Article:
Eggs Reduce Stunting and Wasting in Children

Two separate studies, conducted among children in nutritionally vulnerable populations, found that adding just one or two eggs per day to these children’s diets dramatically improves their health outcomes.

The first study, conducted by researchers from Washington University in Cotopaxi Province, Ecuador, determined that providing one egg per day for six months to children ages six to nine months (compared to a control group who did not) significantly improved growth while reducing prevalence of stunting by 47 percent.

Similarly, researchers from the University of Arkansas found that adding just two eggs per day to the diets of children ages six to nine years in undernourished areas of rural Uganda resulted in increased height and weight.

World Egg Day

Eggs Provide Sustainable Nutrition

Proper nutrition, starting at a young age, is crucial. But when we think about feeding the world, we must also consider the environmental impact of the production of these foods and the contribution to local communities. This is commonly referred to as “sustainable nutrition.”

In fact, the Food and Agriculture Organization of the United Nations has a broad definition of sustainable diets that is inclusive of not only nutrition and the environment, but also economics and society.

The world’s egg farmers are committed to providing a sustainable source of nutritious food. One large egg has 13 essential vitamins and minerals and six grams of high-quality protein. At about $0.17 each, eggs are a highly affordable protein source with one of the lowest environmental impacts.

World Egg Day 

The second Friday in October is World Egg Day. A great deal of attention revolves around the nutrition eggs provide, but we should also celebrate efforts to help sustain local communities economically. This is a key effort of the International Egg Foundation (IEF). The IEF focuses on increasing egg production to provide undernourished infants, children and families with an independent, sustainable and high-quality protein supply. The IEF is also providing resources for communities in Mozambique, Swaziland and Zimbabwe to become successful egg producers.

Efforts like these are not only commendable; they illustrate how eggs can provide communities and at-risk populations around the world with a sustainable, affordable, and accessible source of high-quality protein and essential nutrients. The egg truly is incredible.


World Egg Day Egg Restaurant Tour

On Friday, October 11, egg lovers around the world will celebrate international egg dishes in honor of World Egg Day. Take a virtual trip around the globe with the Incredible Egg, as we share international egg fare you can find in the windy city of Chicago. Happy World Egg Day!

Hot Woks Cool Sushi: 30 S Michigan Ave, Chicago, IL 60603 (additional locations around Chicago)
Dish: Tamago

When you think of sushi, the first thing that comes to mind is raw fish. But alongside spicy tuna and shrimp tempura is an egg dish you don’t want to miss! Tamago is a Japanese sweet omelet that is often used in sushi. It can be served by itself as nigari on top of rice, as sashimi without rice, or inside of a sushi roll.

Chef Ron Rungroi of Hot Woks Cool Sushi said that traditionally you make tamago by mixing eggs with sugar and mirin. You then gradually cook it on a sheet and cut it into square shapes when it’s ready to serve. Tamago has a light, sweet taste and a spongy texture. Due to these characteristics, Rungroi thinks tamago is a great option for people who are new to sushi. “Most people that order tamago, in my opinion, mostly they’re entry level or kids because it’s kind of sweet,” Rungroi said.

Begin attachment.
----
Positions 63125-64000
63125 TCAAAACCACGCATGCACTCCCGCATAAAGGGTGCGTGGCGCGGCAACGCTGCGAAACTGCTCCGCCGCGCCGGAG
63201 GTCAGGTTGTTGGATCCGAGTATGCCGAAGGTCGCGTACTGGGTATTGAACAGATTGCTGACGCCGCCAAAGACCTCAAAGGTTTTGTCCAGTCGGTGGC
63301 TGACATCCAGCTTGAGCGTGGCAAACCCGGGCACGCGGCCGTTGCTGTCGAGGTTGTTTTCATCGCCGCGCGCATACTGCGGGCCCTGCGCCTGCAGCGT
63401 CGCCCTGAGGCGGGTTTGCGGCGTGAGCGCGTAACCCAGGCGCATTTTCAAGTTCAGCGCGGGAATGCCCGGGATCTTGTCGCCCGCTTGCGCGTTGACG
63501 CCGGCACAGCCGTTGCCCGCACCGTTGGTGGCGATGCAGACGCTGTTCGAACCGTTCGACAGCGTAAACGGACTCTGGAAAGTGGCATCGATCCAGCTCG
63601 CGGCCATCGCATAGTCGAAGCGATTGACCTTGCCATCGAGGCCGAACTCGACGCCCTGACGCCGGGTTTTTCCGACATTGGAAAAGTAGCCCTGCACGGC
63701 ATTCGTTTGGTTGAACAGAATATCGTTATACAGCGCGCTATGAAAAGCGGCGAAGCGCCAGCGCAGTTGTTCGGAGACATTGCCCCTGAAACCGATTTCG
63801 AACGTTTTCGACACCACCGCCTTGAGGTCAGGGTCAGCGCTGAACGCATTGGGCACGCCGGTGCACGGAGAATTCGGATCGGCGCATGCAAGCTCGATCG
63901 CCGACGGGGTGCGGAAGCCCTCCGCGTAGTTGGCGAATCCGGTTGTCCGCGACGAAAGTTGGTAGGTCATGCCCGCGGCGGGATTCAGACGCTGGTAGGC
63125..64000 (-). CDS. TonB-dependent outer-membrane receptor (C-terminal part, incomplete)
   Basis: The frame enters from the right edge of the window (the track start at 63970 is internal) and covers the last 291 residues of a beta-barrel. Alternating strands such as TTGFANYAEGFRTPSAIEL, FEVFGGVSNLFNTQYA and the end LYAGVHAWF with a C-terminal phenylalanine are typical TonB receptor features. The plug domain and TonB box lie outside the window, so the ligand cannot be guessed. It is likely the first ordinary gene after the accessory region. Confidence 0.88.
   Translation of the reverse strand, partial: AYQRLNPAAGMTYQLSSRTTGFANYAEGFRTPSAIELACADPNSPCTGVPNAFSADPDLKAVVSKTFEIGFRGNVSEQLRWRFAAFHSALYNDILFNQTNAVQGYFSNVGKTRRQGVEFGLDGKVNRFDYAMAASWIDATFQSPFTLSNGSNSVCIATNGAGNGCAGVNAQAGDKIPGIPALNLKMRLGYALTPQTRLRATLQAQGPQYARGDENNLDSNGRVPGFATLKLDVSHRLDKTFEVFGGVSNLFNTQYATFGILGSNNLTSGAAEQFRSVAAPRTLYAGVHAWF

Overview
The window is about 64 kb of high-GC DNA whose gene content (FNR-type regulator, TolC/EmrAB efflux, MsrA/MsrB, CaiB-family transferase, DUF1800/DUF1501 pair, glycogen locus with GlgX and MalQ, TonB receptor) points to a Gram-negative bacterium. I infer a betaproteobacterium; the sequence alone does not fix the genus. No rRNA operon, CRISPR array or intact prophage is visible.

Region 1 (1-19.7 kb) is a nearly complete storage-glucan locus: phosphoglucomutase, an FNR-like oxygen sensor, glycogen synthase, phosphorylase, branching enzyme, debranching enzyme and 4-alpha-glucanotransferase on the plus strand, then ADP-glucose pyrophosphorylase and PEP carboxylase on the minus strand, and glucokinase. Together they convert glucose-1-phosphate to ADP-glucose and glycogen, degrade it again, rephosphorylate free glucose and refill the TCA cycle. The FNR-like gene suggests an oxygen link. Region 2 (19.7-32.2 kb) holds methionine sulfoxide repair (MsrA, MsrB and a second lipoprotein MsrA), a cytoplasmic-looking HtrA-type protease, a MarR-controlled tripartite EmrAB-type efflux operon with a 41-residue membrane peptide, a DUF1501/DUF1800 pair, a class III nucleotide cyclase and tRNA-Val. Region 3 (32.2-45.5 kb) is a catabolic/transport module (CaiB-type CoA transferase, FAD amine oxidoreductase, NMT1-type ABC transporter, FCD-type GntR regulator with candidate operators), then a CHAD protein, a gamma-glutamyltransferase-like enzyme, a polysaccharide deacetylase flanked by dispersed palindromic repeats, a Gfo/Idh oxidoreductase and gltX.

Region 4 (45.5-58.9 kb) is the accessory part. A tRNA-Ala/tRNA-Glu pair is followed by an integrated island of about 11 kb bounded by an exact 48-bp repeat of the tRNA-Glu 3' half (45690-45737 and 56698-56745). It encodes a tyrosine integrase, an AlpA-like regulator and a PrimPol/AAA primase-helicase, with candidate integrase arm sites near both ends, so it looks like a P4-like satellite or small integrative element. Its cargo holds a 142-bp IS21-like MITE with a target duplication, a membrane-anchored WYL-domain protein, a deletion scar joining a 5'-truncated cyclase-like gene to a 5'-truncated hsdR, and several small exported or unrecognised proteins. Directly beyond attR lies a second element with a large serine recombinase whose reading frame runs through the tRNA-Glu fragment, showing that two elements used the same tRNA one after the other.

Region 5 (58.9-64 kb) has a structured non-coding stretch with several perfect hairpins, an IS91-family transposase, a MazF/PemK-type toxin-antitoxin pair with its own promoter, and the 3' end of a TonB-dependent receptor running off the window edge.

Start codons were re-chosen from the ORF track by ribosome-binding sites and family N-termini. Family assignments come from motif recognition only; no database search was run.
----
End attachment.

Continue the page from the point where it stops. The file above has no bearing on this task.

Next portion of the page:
Rungroi has his own trick to elevate tamago: “My personal favorite way to have tamago is torched because it can help give better flavor and taste.”

Want to get your sushi fix before lunch or dinner? Hot Woks Cool Sushi offers Breakfast Sushi, including bacon and tamago, sausage and tamago, and salmon and tamago nigiri. No matter the time of day, the Japanese tamago dish is sure to satisfy.


Ethiopian Diamond: 6120 N Broadway St, Chicago, IL 60660
Dish: Doro Wat

When you step into Ethiopian Diamond, you’re instantly welcomed by the warm smell of spices and traditional Ethiopian art hung on the walls. While there are numerous Ethiopian dishes to choose from, doro wat is the menu item that features a uniquely cooked egg.

Doro wat, or “chicken stew,” is the glue that brings the different elements of the dish together.

“Preparation takes long,” Ethiopian Diamond owner Almaz Yigizaw said. “You need onions, chili powder, garlic, ginger. It takes a lot of butter and spices, and you also have to make it very carefully to have the right taste. You sauté the onion until it’s golden brown, and then you add the chili powder.” This process takes over two hours. After that, you add the chicken, which takes approximately an hour or two to cook. Then you add the highlight of the dish– the egg. First, hard boil the egg, then peel and use a fork or knife to poke it before adding to the doro wat. “The cooking doro wat has a lot of flavor, and when you add that egg, really the egg takes the sauce flavor from the cooking doro,” said Yigizaw.

According to Yigizaw, doro wat is the most authentic Ethiopian dish. “Doro wat is for the family during a holiday. However, if you have special guests coming to your home on regular days, you also make doro wat. It’s just a tradition. There are special spices that you flavor at the end of the doro wat, that’s why it’s hard to make it. Even if I gave you the recipe, the flavor would be different.”